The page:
There's been some hum in the world of Catholic blogging over Rod Dreher's announcement that he has formally left the Catholic Church and become Orthodox.
I wasn't going to write on the topic, because I find Dreher annoying for much the same reason I always found the title character of the Ann of Green Gables books annoying: because while well read he seemed to respond to everything with wild flights of the heart rather than the solid, head-based approach which I prefer.
Besides, I think one of the more annoying tendencies of the blogsphere is to act as one giant college dorm, with everyone's little personal dramas held up for display when they'd be better left in alone by those not involved. However, reading over Rod's farewell-to-Rome post, two things struck me as interesting in a much more general sense, and it's to those which I'm going to devote a little space. If you want to read a well balanced and thoughtful Catholic take on Rod's own situation (rather than the more general questions that interested me) do check out Mark Shea, who provides some compassionate and reasonable thoughts on the whole thing.
Walking in Dark Places
Very few people are cut out to be vice cops. Most of us may be prepared to realize that the world is at times a dark and terrible place, but few people have the ability to face the worst parts of it on a daily basis and not find themselves eaten up by the experience. And yet, for what is seen as the overall good of society, people in certain occupations (vice cops and investigative reporters among others) are asked (or make it their business) to tread the darkest paths in our society, in order to bring wrongs to light and try to right them.
Some of these are things that must be done. And yet, people need to go into such things (or choose not to) with a clear self knowledge in regards to their own moral, emotional and intellectual strengths. Virtue does not require innocence, but a complete loss of innocence is often damaging to one's virtue. And it takes a strong mind and heart to keep the evils in the world (or within an institution such as the Church) within perspective, while dealing every day with the very worst of them.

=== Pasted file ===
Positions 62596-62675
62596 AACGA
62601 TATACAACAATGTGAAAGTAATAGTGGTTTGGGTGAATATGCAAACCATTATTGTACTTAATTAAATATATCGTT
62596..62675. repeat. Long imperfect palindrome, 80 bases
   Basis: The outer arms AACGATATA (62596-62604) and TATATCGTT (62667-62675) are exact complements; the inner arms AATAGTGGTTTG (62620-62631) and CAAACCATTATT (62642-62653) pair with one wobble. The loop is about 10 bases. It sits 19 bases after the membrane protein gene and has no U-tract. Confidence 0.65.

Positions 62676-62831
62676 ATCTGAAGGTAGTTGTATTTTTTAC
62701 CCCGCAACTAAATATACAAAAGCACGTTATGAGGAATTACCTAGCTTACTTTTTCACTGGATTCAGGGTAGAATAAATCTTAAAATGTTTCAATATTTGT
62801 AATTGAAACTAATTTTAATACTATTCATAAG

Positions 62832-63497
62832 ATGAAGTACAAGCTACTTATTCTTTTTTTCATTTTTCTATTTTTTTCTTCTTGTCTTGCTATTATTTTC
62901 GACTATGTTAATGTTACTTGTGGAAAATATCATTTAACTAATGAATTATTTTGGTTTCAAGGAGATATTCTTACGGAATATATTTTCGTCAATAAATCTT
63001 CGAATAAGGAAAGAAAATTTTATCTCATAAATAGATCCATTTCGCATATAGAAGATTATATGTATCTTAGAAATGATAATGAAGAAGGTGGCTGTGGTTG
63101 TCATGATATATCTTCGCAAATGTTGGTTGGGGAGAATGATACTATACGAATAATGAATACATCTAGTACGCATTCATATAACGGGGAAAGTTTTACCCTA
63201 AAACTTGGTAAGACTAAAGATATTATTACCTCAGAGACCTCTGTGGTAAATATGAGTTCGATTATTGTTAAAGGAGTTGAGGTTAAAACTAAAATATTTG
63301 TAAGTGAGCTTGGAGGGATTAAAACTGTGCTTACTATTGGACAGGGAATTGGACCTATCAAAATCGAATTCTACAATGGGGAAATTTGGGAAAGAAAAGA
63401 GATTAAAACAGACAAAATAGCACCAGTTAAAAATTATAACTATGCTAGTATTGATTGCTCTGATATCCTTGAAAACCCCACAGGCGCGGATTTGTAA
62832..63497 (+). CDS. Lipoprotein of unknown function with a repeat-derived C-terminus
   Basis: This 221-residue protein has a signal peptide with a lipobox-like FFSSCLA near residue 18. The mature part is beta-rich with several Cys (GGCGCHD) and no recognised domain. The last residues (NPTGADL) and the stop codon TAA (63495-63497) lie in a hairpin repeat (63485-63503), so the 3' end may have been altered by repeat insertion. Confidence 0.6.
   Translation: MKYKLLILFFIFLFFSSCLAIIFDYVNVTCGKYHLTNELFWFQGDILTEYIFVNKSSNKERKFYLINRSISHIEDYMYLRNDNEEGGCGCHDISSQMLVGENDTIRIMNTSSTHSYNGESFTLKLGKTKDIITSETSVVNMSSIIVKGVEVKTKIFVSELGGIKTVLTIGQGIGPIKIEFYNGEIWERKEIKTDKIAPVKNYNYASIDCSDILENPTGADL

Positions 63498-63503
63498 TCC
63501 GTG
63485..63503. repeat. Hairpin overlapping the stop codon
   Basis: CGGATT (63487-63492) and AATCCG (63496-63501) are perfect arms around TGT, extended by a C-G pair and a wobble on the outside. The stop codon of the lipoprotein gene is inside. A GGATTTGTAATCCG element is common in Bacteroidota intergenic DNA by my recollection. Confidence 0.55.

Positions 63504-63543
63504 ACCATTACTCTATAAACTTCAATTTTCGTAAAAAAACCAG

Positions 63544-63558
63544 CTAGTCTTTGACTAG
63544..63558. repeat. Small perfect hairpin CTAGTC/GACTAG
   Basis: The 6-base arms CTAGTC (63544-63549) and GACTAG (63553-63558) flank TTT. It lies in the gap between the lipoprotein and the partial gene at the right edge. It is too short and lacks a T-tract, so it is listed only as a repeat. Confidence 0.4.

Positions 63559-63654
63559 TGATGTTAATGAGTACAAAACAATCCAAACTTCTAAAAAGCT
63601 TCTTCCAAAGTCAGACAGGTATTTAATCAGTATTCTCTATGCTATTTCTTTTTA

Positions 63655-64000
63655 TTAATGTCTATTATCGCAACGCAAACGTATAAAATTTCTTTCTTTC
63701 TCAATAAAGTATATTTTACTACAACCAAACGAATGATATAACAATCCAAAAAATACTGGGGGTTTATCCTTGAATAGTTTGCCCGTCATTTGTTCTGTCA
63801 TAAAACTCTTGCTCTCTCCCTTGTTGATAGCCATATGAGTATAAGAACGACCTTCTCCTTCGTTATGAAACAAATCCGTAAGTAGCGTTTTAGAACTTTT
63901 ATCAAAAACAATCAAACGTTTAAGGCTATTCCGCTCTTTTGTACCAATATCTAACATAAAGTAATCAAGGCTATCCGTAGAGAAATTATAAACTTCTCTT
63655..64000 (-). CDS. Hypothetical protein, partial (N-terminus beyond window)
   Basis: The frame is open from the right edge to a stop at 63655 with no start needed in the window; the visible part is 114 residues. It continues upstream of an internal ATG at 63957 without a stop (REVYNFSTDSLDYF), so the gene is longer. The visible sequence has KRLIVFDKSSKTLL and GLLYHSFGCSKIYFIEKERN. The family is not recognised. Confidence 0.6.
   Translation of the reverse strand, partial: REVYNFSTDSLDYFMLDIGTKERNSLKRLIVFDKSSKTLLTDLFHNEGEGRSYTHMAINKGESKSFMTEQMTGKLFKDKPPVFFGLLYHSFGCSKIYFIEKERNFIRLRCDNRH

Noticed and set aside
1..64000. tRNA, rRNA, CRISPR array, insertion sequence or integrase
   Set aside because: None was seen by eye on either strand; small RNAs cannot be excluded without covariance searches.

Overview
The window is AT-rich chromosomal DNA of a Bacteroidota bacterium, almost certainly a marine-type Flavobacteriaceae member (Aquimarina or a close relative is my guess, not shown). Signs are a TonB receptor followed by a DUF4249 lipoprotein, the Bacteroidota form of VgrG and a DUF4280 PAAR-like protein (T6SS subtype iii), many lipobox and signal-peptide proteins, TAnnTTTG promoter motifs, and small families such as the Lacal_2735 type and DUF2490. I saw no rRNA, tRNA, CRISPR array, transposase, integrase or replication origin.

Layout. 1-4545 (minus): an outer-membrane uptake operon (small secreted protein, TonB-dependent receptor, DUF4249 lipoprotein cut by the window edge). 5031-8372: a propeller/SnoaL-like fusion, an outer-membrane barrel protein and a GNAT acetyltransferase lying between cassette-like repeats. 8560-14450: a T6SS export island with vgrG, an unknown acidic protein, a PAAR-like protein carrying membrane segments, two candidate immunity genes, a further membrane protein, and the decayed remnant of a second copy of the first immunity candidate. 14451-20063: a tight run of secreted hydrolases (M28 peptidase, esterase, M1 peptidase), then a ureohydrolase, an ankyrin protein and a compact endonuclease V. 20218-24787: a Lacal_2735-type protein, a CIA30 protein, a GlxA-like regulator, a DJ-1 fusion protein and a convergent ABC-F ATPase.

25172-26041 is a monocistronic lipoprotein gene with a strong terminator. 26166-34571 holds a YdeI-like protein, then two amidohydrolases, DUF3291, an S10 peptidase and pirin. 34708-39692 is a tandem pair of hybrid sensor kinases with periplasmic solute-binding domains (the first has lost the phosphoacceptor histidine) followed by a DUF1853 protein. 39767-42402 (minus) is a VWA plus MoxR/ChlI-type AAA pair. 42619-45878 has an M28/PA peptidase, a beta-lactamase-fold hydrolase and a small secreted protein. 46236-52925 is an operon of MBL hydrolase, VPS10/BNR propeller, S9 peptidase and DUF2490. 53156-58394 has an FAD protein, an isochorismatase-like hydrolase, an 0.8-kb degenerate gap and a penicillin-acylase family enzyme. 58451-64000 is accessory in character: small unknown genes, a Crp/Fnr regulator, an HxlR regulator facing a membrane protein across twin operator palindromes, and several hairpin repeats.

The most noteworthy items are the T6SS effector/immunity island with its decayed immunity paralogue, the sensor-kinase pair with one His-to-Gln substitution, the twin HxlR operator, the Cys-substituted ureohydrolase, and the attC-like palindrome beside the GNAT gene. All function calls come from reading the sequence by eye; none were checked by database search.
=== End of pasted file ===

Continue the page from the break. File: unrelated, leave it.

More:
There's a reason why vice cops have a reputation for falling into corruption themselves, and investigative reporters have a reputation for being hard bitten and cynical.
From a Small Taste Comes Great Longing
To illustrate some point or other (at this point I forget what), my father once asked me as a fairly young child: "Imagine some eccentric millionaire decided that every child in Africa should have a taste of the very best ice cream. He flew giant airplanes into tiny villages and gave each child, some of whom often didn't even have bread to eat, one bowl of ice cream. Through the rest of their lives, some of those children never had another bowl of ice cream. As they thought back on their one taste, were they better off than if they had never had it, or would they have been happier if they didn't know what they were missing?"
I'm not sure what the right answer to that question is, but in many ways I think the same dilemma applies to many active, conservative, orthodox American Catholics. Many of us spend a lot of time and energy yearning for a beautiful, ancient liturgy that we seldom get the chance to experience in all its glories. Some get discouraged and and begin to ask how anyone can survive in the liturgical and spiritual wasteland that is "AmChurch" Catholicism. And yet, having worked on the RCIA team (of an okay but certainly not outstanding parish) I know for a fact that there are people who fall very much in love with Catholicism without even knowing about all the history and liturgy that they're missing. It's not that they're in love with the standard list of complaints: prefer bongos to chant, like I Love Lucy-themed homilies, like a 1:1 EM to congregant ratio, etc.
However, there are out there a number of very good Catholics who aren't readers of Adoremus, have never attended a Latin mass (at least within the last 50 years), have never entered a gothic cathedral, etc. Yet the find joy and peace in Eucharistic adoration, pray the rosary, attend daily mass at least a few times a week, etc. However right someone may be to hear a Hagen-Haas hymn and yearn for chant instead, there's a very clear sense in which it's more important to notice what's going on during that part of the liturgy, regardless of the music.
Yet while there's much to recommend this simple Catholicism, I can't bring myself intellectually to endorse the idea that it's in any sense better to no know the history, theology and liturgy of the Church, however much that may tempt one towards dissatisfaction with the current American status quo.
Saadia Gaon on Christology
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